He added: “It should be easier to track what people do, so from Google’s perspective it’s easier for them to have a better understanding of who you are, which ultimately leads to a better ability to buy advertising. But all of that’s wrapped up in the fact that it’s provided by Google.
“It is moving the supply, the buy and the tracking and analytics to the same organisation. I don’t think anyone’s really sure how that’s going to play out.”
A group calling themselves Marketers for an Open Web (MOW) has highlighted concerns that by denying news publishers access to the cookies they use to sell advertising, Google’s Privacy Sandbox could cut their revenues by around two-thirds.
MOW warned that smaller regional publishers would be hardest hit, that journalist jobs would be lost and the changes would put “reliable, fact-checked online news under greater threat than ever”, Press Gazette reported last month.
A Google spokesperson said: “The ad-supported web is at risk if digital advertising practices don’t evolve to reflect people’s changing expectations around how data is collected and used. That’s why Google introduced the Privacy Sandbox, an open initiative built in collaboration with the industry, to provide strong privacy for users while also supporting publishers.”
Alternatives to Google’s Privacy Sandbox
Google’s is not the only “cookie-less” proposal out there.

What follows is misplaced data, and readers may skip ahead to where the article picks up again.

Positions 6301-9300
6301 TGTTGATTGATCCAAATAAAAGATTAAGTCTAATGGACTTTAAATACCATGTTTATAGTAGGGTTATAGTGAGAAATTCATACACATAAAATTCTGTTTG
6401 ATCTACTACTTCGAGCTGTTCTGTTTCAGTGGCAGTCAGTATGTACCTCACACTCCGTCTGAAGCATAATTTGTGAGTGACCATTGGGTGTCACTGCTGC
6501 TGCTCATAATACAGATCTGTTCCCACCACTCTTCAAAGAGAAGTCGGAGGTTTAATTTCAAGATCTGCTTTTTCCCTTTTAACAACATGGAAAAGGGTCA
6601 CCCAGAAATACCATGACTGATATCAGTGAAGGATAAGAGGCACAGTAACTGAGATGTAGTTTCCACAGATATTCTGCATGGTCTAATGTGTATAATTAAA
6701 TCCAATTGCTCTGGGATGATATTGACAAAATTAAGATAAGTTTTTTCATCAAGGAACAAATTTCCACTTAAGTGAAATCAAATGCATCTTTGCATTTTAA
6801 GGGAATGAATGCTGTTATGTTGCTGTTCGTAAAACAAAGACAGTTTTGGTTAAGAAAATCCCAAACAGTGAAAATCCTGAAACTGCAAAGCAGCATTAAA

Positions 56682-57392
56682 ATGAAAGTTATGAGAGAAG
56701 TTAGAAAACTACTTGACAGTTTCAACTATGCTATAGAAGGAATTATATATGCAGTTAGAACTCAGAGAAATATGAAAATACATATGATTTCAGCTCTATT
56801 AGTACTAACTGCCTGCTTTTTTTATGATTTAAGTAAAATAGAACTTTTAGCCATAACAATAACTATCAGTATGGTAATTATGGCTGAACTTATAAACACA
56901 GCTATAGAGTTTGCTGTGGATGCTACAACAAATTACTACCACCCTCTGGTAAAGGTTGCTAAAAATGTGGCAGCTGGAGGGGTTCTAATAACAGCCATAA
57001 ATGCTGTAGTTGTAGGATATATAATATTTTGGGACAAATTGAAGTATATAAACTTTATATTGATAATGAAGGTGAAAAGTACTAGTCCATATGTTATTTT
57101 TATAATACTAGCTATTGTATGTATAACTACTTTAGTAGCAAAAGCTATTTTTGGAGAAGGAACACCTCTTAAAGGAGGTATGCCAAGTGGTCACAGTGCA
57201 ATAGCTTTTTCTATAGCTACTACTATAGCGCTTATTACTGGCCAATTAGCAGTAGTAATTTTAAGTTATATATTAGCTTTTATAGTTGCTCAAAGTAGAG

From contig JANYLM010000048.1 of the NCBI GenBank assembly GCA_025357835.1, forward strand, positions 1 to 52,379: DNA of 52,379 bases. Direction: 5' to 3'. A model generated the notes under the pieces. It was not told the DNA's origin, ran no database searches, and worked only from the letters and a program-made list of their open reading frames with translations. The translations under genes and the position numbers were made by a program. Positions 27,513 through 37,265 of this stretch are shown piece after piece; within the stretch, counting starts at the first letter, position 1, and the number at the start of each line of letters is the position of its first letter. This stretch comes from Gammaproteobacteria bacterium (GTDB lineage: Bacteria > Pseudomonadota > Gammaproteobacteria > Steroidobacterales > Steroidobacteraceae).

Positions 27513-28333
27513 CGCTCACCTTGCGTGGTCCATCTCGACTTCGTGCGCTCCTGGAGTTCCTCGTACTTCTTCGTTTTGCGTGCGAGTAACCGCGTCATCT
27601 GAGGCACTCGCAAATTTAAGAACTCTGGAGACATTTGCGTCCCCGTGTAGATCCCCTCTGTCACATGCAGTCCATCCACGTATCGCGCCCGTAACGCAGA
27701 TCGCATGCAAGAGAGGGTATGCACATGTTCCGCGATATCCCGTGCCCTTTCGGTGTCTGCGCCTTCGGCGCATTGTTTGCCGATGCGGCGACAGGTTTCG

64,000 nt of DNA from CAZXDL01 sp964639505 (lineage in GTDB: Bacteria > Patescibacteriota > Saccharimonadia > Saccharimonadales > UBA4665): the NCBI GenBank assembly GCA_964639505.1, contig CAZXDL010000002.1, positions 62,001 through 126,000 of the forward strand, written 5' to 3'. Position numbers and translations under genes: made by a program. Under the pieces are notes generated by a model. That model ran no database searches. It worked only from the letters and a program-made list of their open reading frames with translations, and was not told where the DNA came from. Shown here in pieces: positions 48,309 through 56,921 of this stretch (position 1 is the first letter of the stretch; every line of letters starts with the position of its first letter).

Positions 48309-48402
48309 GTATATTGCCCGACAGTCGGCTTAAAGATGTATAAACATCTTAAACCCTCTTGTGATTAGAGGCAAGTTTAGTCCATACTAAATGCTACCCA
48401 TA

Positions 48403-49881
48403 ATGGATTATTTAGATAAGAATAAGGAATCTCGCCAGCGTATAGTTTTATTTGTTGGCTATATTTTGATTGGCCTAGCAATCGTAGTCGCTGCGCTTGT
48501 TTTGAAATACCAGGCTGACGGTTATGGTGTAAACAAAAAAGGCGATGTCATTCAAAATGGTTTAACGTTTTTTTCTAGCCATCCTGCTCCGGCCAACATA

Ad tech firm The Trade Desk’s Unified ID 2.0 bills itself as a “new industry-wide approach to internet identity that preserves the value of relevant advertising, while putting user control and privacy at the forefront”. It has already received support from media data firm Nielsen.
The open-source framework can operate across ad channels: TV, mobile, audio and online. It is also collaborating with data connectivity platform Liveramp’s Authenticated Identity Infrastructure.
Scott Howe, Liveramp chief executive, said: “The combined demand from The Trade Desk, the largest independent demand-side platform, and the 400+ global brands using Liveramp, enables publishers and advertisers to thrive in a post-cookie environment.”
The Interactive Advertising Bureau Tech Lab’s Project Rearc is not a product but rather a “global call-to-action for stakeholders across the digital supply chain to rethink and re-architect digital marketing to support core industry use cases, while balancing consumer privacy and personalisation”.